The railway carriages near the Albion Street intersection are a reminder of the importance of the Great Southern Railway to the development of Katanning and the surrounding area. A statue of Frederick Piesse, one of the town’s founders, sits in front of the station.

There was one attraction that I had to see again, so we made sure to allow extra time to see the Wagin mascot, a giant ram statue that stands 20 feet high and 43 feet long, located in the Wetlands Park on Arthur River Road. It’s one of those sights that is humorous yet strangely beguiling, and we circled the ram several times, chuckling over the city leaders who dreamed this up. 

A more serious display, the nearby Wagin Historical Village offers a comprehensive collection of fully restored and replica rural buildings, machinery and equipment that provides an agreeable way to spend an hour. It is open seven days a week, year-round (10 a.m. to 4 p.m.). 

Back to Perth

As the miles fell away, we saw large ranches running robust, healthy sheep and cattle, along with vast tracts of land shimmering with waving grain and vineyards heavy with grapes — a truly bountiful land.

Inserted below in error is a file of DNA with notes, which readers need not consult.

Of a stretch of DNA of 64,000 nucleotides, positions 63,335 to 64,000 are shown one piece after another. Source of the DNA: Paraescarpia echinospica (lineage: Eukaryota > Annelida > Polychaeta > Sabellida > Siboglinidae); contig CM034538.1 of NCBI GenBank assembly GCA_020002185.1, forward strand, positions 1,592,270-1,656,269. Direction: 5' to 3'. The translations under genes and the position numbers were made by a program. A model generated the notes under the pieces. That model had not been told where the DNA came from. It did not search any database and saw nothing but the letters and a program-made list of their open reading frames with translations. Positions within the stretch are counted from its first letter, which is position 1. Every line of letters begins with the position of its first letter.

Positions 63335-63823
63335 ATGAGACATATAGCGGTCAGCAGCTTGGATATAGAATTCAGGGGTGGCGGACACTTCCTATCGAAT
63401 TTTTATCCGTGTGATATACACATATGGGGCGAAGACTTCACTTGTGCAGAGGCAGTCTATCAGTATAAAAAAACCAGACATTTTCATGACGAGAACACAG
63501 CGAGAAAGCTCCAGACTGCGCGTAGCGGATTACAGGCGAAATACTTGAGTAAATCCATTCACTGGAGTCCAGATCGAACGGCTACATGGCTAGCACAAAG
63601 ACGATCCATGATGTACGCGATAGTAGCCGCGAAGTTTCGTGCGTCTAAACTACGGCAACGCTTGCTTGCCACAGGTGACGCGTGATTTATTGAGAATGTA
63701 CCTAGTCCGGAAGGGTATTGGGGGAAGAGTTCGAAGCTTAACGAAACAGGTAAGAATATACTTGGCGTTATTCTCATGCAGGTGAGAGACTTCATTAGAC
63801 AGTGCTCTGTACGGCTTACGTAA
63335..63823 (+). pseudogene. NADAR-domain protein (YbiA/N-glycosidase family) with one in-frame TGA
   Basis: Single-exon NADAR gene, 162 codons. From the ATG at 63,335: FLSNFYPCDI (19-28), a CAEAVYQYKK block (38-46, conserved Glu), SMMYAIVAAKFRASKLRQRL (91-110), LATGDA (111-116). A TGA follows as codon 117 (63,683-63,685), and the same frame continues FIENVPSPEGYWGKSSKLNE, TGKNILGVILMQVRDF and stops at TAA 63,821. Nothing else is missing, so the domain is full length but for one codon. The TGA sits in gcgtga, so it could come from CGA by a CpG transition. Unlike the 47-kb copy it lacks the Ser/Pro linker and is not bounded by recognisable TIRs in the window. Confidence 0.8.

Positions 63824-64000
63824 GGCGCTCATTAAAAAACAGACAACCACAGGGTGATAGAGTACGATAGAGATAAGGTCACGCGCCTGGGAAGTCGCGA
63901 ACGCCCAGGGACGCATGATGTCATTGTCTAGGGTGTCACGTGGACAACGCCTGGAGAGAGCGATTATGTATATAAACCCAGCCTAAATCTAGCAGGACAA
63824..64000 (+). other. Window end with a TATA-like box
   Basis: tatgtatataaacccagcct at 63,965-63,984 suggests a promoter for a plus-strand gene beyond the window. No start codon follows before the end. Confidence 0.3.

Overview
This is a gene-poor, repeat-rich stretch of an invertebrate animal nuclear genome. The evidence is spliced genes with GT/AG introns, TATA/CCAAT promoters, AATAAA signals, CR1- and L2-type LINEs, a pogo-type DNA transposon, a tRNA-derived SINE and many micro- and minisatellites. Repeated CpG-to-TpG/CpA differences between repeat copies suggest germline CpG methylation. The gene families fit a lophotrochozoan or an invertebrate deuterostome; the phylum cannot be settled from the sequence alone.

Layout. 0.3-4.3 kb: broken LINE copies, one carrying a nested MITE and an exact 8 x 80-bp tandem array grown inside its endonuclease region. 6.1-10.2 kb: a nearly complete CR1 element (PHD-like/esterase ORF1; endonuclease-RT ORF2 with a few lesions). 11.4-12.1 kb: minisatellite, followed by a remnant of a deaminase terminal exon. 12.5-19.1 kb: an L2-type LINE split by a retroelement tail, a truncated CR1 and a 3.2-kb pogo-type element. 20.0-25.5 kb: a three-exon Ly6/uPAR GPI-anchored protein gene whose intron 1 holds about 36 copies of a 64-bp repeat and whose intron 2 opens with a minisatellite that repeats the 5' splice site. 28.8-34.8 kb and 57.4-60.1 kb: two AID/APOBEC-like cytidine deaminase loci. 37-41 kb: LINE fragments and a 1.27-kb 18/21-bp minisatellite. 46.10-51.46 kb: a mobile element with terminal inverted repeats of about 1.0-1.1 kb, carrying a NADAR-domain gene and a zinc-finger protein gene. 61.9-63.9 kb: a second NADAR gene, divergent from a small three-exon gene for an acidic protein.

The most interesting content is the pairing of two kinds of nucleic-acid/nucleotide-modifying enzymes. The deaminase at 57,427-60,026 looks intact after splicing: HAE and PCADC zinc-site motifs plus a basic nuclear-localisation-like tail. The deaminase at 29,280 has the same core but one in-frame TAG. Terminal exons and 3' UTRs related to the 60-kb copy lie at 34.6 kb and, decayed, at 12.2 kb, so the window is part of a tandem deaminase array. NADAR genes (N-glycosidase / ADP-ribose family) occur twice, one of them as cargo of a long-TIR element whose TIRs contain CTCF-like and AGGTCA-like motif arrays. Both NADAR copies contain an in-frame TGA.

When we neared the outskirts of Perth, we passed many preserves and parks that form a contiguous band of protected land with inviting trailheads leading into the bush, where you can lose yourself for hours, days or weeks. 

Eucalyptus trees at sunset.

Large groves of grass trees were visible in these preserves, along with another tree native to southwest Australia, the most common species of eucalyptus, referred to locally by its Aboriginal name, jarrah. A tall, leafy tree that can reach a height of 130 feet, the hard, straight, durable wood has many uses in building fences, bridges, telephone poles, cabinets and even musical instruments. 

The Great Southern has provided the raw materials to sustain life for many generations, from the original Noongar tribes to the European descendants who farm the land today. We felt privileged to have experienced small slices of Western Australian life on our repeated visits. 

The Great Southern is rich in history and has much to offer the visitor, from award-winning wineries and strenuous hikes to relaxing seaside resorts. And you just might see a sheep or two on the way.